There is also something to be said about using just one light. It's clean, simple, and just something about it. But I always try adding a kicker light in most occasions, just to see how it effects the composition. You get a lot of happy surprises. Don't be afraid to play. Worst case scenario, you learn something from it...

    -Matt
     
  3. compuwar macrumors 601

    compuwar

    Joined:
    Oct 5, 2006
    Location:
    Northern/Central VA
    #3
    Use flags or barn doors to control spill Black foamcore works for me. On this shot, I'd have used another light for catchlights in the eyes. More importantly IMO, a background light to create a more 3D look almost always helps portraiture. Try to size your modifiers appropriately and move them close in, so you get soft light and you're using them at lower power levels, that'll help some with spill too.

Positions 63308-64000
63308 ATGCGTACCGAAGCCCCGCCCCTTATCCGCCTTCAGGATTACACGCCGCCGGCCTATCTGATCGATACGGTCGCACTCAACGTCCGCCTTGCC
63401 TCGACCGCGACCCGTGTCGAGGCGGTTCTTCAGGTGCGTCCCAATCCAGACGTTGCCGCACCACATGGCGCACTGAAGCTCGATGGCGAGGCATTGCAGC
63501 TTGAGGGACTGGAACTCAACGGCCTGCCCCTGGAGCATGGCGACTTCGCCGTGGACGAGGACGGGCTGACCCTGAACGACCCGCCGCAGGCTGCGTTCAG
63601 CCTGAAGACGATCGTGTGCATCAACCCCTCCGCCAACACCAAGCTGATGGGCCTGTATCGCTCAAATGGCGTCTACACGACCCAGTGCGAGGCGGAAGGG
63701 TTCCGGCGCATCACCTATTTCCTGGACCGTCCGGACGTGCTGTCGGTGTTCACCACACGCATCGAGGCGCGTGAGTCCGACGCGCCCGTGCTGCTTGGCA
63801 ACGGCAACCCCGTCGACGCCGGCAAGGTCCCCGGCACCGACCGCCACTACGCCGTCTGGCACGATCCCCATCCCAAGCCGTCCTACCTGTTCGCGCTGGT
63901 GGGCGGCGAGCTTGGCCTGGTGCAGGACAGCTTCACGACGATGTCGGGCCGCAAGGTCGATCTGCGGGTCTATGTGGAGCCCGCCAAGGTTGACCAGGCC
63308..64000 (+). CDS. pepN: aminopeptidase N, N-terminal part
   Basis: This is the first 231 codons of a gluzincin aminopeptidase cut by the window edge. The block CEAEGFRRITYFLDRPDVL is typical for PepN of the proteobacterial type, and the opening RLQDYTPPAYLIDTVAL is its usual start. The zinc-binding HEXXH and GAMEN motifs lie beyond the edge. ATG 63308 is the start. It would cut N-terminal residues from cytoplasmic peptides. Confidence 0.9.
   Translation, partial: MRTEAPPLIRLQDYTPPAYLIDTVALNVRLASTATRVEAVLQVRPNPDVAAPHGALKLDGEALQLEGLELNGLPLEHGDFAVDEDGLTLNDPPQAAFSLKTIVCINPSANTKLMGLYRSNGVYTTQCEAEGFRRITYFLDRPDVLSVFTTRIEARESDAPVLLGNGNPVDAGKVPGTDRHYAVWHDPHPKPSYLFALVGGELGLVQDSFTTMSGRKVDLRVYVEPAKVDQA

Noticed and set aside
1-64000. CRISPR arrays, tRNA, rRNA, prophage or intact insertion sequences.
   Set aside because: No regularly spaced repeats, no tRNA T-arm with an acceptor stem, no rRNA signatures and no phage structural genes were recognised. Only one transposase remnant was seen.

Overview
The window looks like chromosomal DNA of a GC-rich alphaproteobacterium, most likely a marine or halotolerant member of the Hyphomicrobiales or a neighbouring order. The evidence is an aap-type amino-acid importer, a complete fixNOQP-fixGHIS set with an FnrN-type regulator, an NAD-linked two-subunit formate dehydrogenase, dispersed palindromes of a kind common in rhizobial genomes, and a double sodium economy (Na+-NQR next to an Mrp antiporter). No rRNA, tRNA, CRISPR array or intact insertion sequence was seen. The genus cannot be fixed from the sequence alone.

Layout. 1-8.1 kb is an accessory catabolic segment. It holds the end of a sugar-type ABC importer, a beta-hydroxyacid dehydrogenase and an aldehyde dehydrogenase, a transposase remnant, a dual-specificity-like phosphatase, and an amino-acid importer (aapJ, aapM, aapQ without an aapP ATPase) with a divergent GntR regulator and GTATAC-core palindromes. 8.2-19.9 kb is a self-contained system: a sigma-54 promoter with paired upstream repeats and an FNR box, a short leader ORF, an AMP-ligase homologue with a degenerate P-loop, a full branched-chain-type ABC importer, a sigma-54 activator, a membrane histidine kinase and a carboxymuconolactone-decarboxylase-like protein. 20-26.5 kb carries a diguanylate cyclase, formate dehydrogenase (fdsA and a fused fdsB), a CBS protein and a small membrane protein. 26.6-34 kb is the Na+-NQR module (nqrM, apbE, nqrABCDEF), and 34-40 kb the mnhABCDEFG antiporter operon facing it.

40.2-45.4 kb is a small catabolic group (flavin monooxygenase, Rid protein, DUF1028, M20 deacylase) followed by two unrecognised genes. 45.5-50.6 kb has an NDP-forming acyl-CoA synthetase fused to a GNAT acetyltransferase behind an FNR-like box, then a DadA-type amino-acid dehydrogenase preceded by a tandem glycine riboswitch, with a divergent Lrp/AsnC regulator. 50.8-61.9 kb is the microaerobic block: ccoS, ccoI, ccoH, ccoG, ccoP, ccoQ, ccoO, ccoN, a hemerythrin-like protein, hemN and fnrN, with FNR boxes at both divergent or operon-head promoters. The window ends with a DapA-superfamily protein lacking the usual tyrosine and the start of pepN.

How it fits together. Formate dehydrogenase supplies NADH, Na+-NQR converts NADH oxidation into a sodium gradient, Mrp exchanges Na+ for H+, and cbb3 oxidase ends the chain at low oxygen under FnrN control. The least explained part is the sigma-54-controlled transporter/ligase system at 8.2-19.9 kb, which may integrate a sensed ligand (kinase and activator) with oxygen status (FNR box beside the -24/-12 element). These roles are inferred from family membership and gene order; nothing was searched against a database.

Paul
     
  4. macrumormonger macrumors 6502

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    Sep 22, 2009
    Location:
    Los Angeles, CA
    #4
    Boy did that headline got me thinking all wrong:D
     
  5. Jason Beck macrumors 68000

    Jason Beck

    Joined:
    Oct 19, 2009
    Location:
    Cedar City, Utah
    #5
    Get two or three strobes like the guy up there said with some barn doors, filters and softboxes and you will have some nice fun :)) One is passable though but really you can change the look of your photo by moving lights around. From changing your white muslin to gray and then back to bright white by simply moving it.

    Plus, when you have more than one person more than one light is invaluable. Then you get all the light you need and can not worry much about squishing people together.